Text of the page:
The biggest change that Dawn saw in her work as a direct result of her master’s degree was understanding the learning styles and modalities of learning. She notes that many children in special education tend to be kinesthetic learners, which is why they struggle in the classroom, but many teachers tend to use an auditory instruction approach.

Learning how different students learn – and how to teach to those learning styles — transformed Dawn’s instructions. 

“When I gained this knowledge I was able to help students understand their learning style and strategies for learning within that modality,” she explains. “I saw incredible freedom in their lives when they had a better understanding of how they took in information and how that impacted their learning success.” 

A Master’s Degree Allows You to Zero in on Areas of Interest

Dawn dubs getting her Master’s in Special Education as “the best time of my college experience” because it allowed her to really focus on the areas she wanted to, all while growing as an educator. Before she received her master’s in 2012, she worked in a charter school as a teacher for kids with learning challenges. 

However, her passion was learning more about specific areas in the special education space, including autism, learning styles, and motivation. She notes that deciding to get her master’s enabled her to focus more on those specific areas of interest–all of which now have proven to be extremely useful in her day-to-day work.  

A Special Education Master’s Provides Career Advancement

As a result of her degree, Dawn saw an increase in pay, which she explains “significantly” helped her and made it possible for her to better her own life and provide for her family in ways like purchasing a home and buying an extra car as her children grew. 

Additionally, the degree helped her to advance her career because she was able to get a certification as a learning styles specialist in order to train parents and teachers in workshops. And of course, she now runs her own school, which allowed her to completely transform her career and day-to-day life.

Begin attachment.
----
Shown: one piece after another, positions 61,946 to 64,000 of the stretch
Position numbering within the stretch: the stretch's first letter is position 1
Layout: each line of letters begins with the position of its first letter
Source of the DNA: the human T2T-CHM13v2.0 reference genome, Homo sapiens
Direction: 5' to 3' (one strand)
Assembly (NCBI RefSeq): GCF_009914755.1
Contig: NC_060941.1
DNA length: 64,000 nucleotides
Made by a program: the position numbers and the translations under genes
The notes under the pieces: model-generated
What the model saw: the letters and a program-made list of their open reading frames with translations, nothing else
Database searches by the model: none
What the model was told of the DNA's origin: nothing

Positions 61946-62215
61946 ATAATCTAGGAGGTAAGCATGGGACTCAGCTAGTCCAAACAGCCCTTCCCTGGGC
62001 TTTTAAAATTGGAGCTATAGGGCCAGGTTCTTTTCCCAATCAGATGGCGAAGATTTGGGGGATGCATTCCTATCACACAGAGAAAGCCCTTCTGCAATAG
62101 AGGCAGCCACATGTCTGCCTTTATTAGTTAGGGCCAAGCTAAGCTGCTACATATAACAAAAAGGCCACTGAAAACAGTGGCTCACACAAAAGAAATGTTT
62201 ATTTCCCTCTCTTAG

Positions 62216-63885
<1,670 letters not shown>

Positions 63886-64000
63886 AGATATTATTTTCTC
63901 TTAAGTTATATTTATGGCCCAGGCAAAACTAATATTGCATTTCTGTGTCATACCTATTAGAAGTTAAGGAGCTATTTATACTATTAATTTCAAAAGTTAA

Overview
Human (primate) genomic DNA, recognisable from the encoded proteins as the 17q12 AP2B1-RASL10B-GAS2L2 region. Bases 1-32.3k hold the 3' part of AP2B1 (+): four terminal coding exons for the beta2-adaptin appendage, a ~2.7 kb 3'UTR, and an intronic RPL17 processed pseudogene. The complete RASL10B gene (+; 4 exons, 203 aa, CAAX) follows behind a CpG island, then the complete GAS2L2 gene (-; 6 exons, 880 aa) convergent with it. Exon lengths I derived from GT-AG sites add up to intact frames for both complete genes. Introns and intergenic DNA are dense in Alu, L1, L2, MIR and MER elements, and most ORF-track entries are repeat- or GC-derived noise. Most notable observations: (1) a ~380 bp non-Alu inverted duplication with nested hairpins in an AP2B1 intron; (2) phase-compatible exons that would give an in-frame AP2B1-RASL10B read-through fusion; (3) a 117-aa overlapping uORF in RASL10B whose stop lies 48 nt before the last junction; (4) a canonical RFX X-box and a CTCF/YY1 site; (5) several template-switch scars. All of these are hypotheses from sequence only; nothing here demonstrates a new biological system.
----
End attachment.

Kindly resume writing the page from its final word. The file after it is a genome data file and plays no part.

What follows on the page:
Graduate Degrees Can Open Doors for the Future

For Kerry, who has been a teacher for 24 years, pursuing her master’s was part of her professional teaching career. She actually earned two different master’s degrees–one in Intensive Special Education in 2000 and a second in School Leadership in 2019. 

She notes that both degrees have enhanced her ability to help children with special needs, their families and the professionals that work with them. 

While her decision to pursue an advanced degree may have been influenced in part by her state’s requirement for teachers to have graduate degrees, it’s clear that doing so only opened up additional doors for Kerry, because she is now thinking even bigger and pursuing her Doctorate of Education in Educational Leadership.

While the moments that made these degrees worth it are admirable, it is important to understand that pursuing a graduate degree is a commitment. For instance, Dawn was a single mother with three children and two jobs during the time she went back to school and she remembers feeling overworked for a long time. However, for her, her degree was the key to opening her own school and designing the life she wanted. 

“There wasn’t much time for a break, but I knew the results would be worth it in the end,” she says. “The degree did open doors for me that have led me to the work I do today with personality profiles and customized learning plans to motivate children in their education and learning journey.”